Getting into DOT Compliance – FMCSA

My dilemma is this!  I own a trucking company that I bought last year when it was a two truck and driver company.  Business has been good and we have been growing where we now have 20 drivers 22 trucks and will be hiring more drivers.  Our routes have expanded from local to the surrounding states.  We strive to give quality and timely service to all our clients.  The company has a good reputation with a result that we are getting bigger.  Success as I never imagined and I am excited at the future prospects.

Not too long ago, the manager of another trucking company and I had an enjoyable lunch talking about business issues involving the running and operation of a fleet of trucks.  We talked about the hiring of drivers, truck maintenance, payroll issues, trucking logbook issues and how to get along with the Federal Motor Carrier Safety Administration (FMCSA) and all of the regulatory requirements besides coping with the local and state requirements, some of which are pretty onerous.  It is enough to make one’s head go dizzy with all of the requirements.

He mentioned the drug and alcohol testing requirements specified by FMCSA.  He told me that several trucking companies ignore those requirements thinking that they will never get caught or even audited.  He also informed me that some trucking companies will use providers that offer compliance services at a very reduced cost and promise compliance at a very reduced price.  He told me that a couple of Public Interest Exclusion (PIE) decisions have recently been issued by the Department of Transportation (DOT) to now ex- providers of drug and alcohol testing programs that provided drug and alcohol testing services for the trucking industry but were determined to not be compliance programs that met the regulatory requirements. The end result was that these service providers are barred from providing services for 5 years.  I was rudely awakened to a brand new world that I had no knowledge of.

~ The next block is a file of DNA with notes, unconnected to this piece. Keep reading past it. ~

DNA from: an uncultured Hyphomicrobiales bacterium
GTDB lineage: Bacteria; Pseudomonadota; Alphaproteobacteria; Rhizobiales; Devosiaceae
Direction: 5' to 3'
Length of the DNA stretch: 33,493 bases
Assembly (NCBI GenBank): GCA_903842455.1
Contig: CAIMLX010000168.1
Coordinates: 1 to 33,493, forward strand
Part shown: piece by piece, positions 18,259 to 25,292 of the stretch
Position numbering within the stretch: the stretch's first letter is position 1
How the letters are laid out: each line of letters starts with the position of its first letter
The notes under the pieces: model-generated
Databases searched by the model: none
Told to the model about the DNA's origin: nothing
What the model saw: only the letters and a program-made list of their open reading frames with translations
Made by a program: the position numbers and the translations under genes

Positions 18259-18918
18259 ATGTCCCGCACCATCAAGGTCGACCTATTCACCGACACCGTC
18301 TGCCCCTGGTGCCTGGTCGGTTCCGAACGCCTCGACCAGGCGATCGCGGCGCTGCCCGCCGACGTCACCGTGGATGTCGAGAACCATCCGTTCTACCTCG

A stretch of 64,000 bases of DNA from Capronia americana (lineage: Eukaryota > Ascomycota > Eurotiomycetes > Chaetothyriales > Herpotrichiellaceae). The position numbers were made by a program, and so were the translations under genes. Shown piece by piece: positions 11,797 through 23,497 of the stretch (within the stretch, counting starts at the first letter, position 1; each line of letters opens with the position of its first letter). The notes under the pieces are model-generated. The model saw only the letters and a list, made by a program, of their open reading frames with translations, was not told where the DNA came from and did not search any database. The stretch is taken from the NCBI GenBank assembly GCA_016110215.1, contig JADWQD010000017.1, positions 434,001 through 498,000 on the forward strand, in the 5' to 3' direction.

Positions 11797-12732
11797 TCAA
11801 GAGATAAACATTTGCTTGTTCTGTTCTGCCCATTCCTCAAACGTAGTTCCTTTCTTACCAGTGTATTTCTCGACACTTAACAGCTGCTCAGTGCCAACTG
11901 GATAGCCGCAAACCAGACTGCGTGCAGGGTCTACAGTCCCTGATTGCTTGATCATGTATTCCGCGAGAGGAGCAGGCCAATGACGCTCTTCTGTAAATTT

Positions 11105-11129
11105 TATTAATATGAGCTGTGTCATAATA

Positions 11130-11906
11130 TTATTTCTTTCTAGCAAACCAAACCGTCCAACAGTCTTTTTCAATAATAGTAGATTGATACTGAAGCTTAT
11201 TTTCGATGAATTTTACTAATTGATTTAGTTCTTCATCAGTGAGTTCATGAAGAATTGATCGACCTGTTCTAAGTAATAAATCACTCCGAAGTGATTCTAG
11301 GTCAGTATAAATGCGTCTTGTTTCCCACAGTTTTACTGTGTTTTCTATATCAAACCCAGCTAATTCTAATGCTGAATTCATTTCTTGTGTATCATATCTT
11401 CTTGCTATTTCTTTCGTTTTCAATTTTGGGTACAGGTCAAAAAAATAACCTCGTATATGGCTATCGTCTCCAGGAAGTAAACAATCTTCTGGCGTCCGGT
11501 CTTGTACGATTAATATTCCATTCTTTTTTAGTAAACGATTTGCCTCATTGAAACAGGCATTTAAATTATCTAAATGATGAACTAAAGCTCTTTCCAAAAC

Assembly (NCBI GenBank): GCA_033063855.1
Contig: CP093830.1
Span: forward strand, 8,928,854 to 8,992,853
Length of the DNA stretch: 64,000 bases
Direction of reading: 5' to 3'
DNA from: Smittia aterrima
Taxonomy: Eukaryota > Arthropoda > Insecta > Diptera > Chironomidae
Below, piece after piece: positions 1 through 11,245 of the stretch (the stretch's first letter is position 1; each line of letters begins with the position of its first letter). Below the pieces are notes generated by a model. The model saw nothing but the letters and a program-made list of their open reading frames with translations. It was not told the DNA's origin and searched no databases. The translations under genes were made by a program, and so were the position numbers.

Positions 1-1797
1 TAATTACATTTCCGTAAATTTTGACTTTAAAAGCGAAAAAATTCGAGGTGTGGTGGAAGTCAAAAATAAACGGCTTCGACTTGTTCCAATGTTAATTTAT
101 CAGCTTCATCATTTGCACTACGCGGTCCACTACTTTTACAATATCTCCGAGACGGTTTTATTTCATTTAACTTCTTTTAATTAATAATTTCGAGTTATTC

We talked some more about this issue and he told me that his program is managed by a recognized Consortium/Third Party Administrator (C/TPA).  I told him that I had my truck driver manager handle that part of the driver qualifications and that I was not aware of all of the requirements or of a Consortium.  He told me to look at 49 CFR part 40 and 49 CFR part 382. I jotted down those references and made a mental note to look at those regulatory citations.

We finished our lunch and enjoyed some idle talk about our families but we agreed to meet again to discuss trucking issues again in the near future.  We may be rivals but we are friendly rivals and have helped each other out from time to time.

I drove back to my office thinking about all of the issues that we had discussed but in particular the drug and alcohol testing issue was on the top of my mind.  I fully intended to see if we were in compliance or not.

Once back in my office, I sat down to do some basic research.  I was able to locate 49 CFR part 40 and looked at the size of it.  It was over 100 pages and I thought to myself that I have one big reading chore.  I printed it out so I could make notes as I read this massive document.  I then was able to retrieve 49 CFR part 382. Once again as I printed it out, I had better put on my reading cap as this was not a short document.

I asked the truck driver manager to come to my office.  When he arrived I asked him if there were issues with any of the drivers or the trucks.  He told me that every was running smoothly.  I did ask him about the DOT drug and alcohol testing program.  The response was that it was being taken care of by a local company.  He did give me the name and contact information for this company after I requested this information.  There was some more discussion about trucking issues and then our conversation was over but I informed him that I might want to see some of the testing records.  He said all right.

I started to read Part 40 and realized that this was not going to be easy to do even though it was laid out in an easy to read format.  The document is very detailed (the term prescriptive came to my mind) in what has to be done along with the order of what is required.  I feel that I am in for a long read and taking of notes.  I also have FMCSA Part 382 laid out so I can refer to both documents when I need to.

The first thing I determine is that only our drivers that have a Commercial Driver’s License (CDL) issued by the state are required to be tested.  I also determine that I should have had a program in place when I first started operating a commercial trucking company. I need to check with the manager to find out what the start date was for the company.

Some other concerns that I have as I go through the regulations are about the Medical Review Officer (MRO) and personnel that collect the drug tests or conduct the alcohol testing.  Some other concerns are how are the random selections being made and how many post-accident drug and alcohol tests have been done or are we doing those tests?

I have my homework ahead of me but I need some answers from the trucking manager.

The next article will go into the responses from the truck driver manager.

Getting into DOT Compliance - FMCSA
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